These terms the South would not accept, so the interview ended, and the war went on to the bitter end. About two months later, Lee, thinking the situation desperate, withdrew the Confederate troops from both Richmond and Petersburg, giving orders that all ships and ammunition be destroyed. When the Confederate army left Richmond, therefore, all the Southern rams on the James River were burned.
A colored man brought the news that the Confederate army had left Richmond, and the Union troops immediately marched in. When they got into the town they found it was not so well defended as they had supposed, for many of the cannons were " Quaker guns,"—that is to say, logs of wood painted black so as to look like artillery at a distance. Still, as the colored man explained, they were " just as good to scare with as any others."
Lincoln, hearing that the Confederates had left Richmond, now went there on Admiral Porter's boat, and as no carriage was ready for him, he walked slowly up the street. When the negroes heard he was in town, they rushed to meet him, kissing his hands and fervently crying: "May de good Lord blessyou, President Linkum!"
But when some of the Southerners, watching him, saw him return the colored men's greetings by taking off his hat to them just as he did to the white people, they were offended, and said he lacked dignity. Those Southerners, however, had forgotten that Thomas Jefferson, a Virginia gentleman, used to do the same. When his grandson found fault with him for doing so, he quietly said: "You surely do not want me to be less polite than that poor man!"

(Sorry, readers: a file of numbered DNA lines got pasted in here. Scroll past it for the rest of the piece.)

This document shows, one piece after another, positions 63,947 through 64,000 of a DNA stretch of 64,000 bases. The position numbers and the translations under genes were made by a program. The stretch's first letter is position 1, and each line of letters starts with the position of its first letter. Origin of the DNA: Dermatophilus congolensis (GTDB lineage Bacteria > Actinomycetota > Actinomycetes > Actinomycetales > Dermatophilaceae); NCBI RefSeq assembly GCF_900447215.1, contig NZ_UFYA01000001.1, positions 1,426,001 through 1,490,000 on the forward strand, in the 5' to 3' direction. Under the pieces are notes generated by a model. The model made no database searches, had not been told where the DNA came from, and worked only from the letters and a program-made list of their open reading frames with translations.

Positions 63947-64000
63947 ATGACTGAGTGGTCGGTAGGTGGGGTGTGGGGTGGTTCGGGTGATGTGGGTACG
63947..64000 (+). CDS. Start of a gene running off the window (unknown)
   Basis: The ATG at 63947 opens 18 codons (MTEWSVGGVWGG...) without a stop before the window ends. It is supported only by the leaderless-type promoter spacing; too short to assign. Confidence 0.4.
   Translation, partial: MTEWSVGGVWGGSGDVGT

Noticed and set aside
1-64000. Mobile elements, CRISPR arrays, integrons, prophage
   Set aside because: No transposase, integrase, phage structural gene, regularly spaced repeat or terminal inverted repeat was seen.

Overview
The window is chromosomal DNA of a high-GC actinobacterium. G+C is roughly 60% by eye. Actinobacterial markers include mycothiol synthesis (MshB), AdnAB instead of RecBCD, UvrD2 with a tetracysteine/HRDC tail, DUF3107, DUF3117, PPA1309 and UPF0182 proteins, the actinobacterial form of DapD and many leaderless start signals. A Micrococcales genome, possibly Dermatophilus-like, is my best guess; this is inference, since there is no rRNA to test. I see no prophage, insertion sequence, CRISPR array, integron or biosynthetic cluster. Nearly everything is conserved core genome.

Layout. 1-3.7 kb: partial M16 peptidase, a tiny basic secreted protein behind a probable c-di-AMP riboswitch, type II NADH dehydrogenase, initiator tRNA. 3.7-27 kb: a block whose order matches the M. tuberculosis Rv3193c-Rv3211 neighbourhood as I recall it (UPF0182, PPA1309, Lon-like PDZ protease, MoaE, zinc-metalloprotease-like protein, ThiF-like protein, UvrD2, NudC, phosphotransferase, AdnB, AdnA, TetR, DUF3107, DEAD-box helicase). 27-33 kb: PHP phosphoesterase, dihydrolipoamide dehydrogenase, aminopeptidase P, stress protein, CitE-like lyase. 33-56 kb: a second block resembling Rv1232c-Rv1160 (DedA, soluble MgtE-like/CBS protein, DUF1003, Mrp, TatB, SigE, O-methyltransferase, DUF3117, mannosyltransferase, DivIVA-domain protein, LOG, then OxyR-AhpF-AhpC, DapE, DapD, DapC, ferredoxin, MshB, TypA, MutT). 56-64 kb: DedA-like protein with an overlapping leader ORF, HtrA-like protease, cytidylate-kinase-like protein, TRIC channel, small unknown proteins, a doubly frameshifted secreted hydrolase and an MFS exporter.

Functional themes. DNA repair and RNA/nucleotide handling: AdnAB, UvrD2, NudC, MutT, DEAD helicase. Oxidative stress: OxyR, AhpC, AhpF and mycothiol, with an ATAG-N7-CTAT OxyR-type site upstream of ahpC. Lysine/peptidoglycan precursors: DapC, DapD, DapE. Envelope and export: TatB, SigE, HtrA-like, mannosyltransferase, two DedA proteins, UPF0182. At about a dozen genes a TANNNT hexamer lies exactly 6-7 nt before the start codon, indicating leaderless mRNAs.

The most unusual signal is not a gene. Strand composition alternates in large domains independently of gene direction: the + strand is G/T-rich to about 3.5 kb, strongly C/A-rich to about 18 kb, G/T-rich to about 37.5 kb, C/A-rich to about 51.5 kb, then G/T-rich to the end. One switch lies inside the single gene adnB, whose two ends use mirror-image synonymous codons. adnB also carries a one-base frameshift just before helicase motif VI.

LI. LEE'S SURRENDER.
JEE'S plan had been to force his way through the L^ Union lines, and join Johnston farther south; but it was now too late. He was without food, and hemmed in on all sides by large armies. At the end of six days, therefore,—and after making as brave a stand as you can find in history,—he saw he must surrender. Sheridan had just won a last victory over his army at Five Forks, and Grant was rapidly moving toward Ap-po-mat'tox Courthouse. It was useless to fight any more, so, after exchanging a few letters, Grant and Lee met at a house which has since become historical.
There the two generals drew up the conditions of the surrender of Appomattox (April 9, 1865). Grant asked that Lee's army should lay down their arms and promise not to fight again until properly exchanged. But he allowed the Southern soldiers to take their private horses with them, saying he knew the men " would need them for the spring plowing."
When Grant noticed that General Lee wore a beautiful sword, which had been presented to him by his admirers, he also said that the officers might keep their side arms. This was both kind and thoughtful; and when Lee confessed that his men were starving,—having had little to eat but parched corn for several days,—Grant gave immediate orders to distribute rations among them.
The two greatest commanders of the Civil War then cordially shook hands; for, like all true-hearted men, they bore each other no grudge. They had been on opposite